My teenage years were a time of considerable loneliness. I remember myself only too well as a teen, driven by restlessness, haunted by unspoken dreams, full of youthful grandiosity, unsure of myself, shuffling hesitantly in the stag-line at the local dance.
It was at this time in my life that I was fascinated by Shakespeare’s Hamlet. I read the play over and over again and watched it almost a dozen times at school. The figure of Hamlet spoke deeply to my mood at the time for I was restless and lonely and I admired precisely this kind of anti-hero – the loner, the figure haunted by deep melancholy, the man of secrets so paralysed by the world’s infidelity that he himself could never be happy and dance. Hamlet provided me with this, someone enigmatically silent, apart from others, sarcastic, unhappily at odds with all that is warm, domestic, and normal. Youthful restlessness and grandiosity want this kind of hero, the archetypal trickster, the wounded romantic, the embittered Christ-child, and the hero who is alone. The man or woman who radiates this is the perfect idol for the lonely teen. Literature and movies thrive on just this kind of hero, the Clint-Eastwood-type Christ figure.
There is something perennially intriguing in this image. So it is no accident that we often project it onto Jesus and define him precisely as the enigmatic Hamlet, the loner, the man haunted by hidden dreams, the one unable to dance. This kind of image doesn’t just colour the way teenagers think of Jesus, it is present as well, too much so, within our mainstream conception of Christ. Small wonder we often struggle to have a personal relationship with Jesus, to pray to him, and to have him as our confidant. Loners intrigue us, but what they radiate is the antithesis of the kingdom. No Hamlet inspires or invites prayer. We need an image of Jesus that does.
Philip Cunningham recently wrote a book on Jesus that he accurately entitled: A Believer’s Search for the Jesus of History (Paulist Press, N.J., 1999). What Cunningham does, and does very well, is to summarize the research of the major academic books on Christ that have been written in the last ten years as these pertain to what can be said about the actual person of Jesus. What can be said? Kind of person was the Jesus of history (as the person who undergirds the Christ of faith)?
Cunningham suggests that if we take the words of Luke (2,52) that describe Jesus’ hidden years (“He increased in wisdom and in years, and in divine and human favour.”) and read them in the light of Jesus’ public life a certain picture emerges. Far from being a loner and a Hamlet, everything about Jesus radiates the opposite. It seems that he grew up happily, quite comfortable in the rhythms of family, community, and rural life. When he began his ministry, he already knew how to celebrate at table with family, how to banter, argue, tell stories, share food, drink wine, and be part of the ordinary follies, tragedies, and joys of everyday living. All his preaching (whose very health and robustness set it apart) suggests that he, Jesus, was no stranger to intimacy, community, and enjoyment. The Jesus who stepped onto the world stage at age thirty, unlike Hamlet or any other tragic anti-hero, radiated a vigorous health, a capacity to fully share in community, an extraordinary resiliency, a rare capacity to forgive and let go, and an ability to enjoy life that could scandalize others.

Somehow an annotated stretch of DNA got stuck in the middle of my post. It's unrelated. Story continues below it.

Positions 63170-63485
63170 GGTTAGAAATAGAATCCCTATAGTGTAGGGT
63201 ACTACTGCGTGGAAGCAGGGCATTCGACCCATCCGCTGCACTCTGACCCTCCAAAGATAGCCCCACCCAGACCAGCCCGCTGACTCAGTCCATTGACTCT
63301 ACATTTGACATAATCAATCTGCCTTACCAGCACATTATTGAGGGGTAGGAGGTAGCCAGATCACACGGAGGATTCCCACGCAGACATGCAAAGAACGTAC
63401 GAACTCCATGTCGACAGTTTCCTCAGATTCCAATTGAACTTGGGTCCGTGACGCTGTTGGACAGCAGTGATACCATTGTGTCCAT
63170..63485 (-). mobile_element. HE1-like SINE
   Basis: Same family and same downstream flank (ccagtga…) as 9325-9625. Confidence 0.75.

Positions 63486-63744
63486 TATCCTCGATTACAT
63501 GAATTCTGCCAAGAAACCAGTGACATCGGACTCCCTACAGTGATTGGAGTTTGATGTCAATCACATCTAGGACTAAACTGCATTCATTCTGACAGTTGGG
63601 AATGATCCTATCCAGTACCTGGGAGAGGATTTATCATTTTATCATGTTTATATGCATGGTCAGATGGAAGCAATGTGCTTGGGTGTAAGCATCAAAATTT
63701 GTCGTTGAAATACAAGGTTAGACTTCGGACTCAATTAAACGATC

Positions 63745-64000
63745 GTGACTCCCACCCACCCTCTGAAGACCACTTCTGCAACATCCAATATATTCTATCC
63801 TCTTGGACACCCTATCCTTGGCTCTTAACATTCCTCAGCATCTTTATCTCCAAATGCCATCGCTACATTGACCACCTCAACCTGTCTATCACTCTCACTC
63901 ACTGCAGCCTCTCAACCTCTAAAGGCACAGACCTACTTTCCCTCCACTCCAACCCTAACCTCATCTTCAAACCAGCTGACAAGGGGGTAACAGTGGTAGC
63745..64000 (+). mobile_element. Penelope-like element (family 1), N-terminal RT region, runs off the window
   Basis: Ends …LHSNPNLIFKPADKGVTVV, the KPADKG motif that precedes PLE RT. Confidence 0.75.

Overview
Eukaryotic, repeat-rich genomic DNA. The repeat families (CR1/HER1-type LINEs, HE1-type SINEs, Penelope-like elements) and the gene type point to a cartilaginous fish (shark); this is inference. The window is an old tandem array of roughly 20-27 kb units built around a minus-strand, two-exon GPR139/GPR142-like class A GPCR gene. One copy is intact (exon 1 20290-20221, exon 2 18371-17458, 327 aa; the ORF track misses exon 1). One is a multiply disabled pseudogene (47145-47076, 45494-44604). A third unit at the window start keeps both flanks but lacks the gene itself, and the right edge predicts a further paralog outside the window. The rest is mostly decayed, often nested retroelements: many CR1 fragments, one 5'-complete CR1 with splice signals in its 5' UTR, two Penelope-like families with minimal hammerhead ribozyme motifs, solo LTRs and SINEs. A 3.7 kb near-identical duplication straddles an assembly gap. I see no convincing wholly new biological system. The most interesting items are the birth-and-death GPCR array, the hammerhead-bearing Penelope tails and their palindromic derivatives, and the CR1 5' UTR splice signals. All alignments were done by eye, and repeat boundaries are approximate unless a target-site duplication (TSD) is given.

As Cunningham puts it, by every indication, “he grew up in the midst of family, friends and fellow villagers. Like his father before him, he pursued the trade of a woodworker, but there were also animals to care for, most likely fields to cultivate, bartering to do, all the daily tasks that make up peasant life. … He was part of his world, not set apart from it. Later we will see him constantly surrounded by people. This did not mark a change in his lifestyle; he had lived that way for thirty years or more. Frequent scenes will show Jesus at table with disciples, even enemies, engaged in the banter that characterizes such gatherings. These were continuations of the “family” meals he had been part of during his hidden years.” (pp. 28-29)
Jesus has been depicted in many ways, more recently even as a laughing Christ whose laughter mocks death and tragedy. There is truth in that image, though we must be careful too to not make Jesus, who knew only too well the depth of loneliness and suffering, into someone who is distant from depression, exclusion, tragic circumstance, and death. On the other hand, we must be equally as careful not to confuse Jesus with Hamlet or any other tragic anti-hero who lives without the resiliency, hope, faith, forgiveness, capacity for enjoyment, sense of humour, and abandonment to the dance that come from believing in God and the resurrection.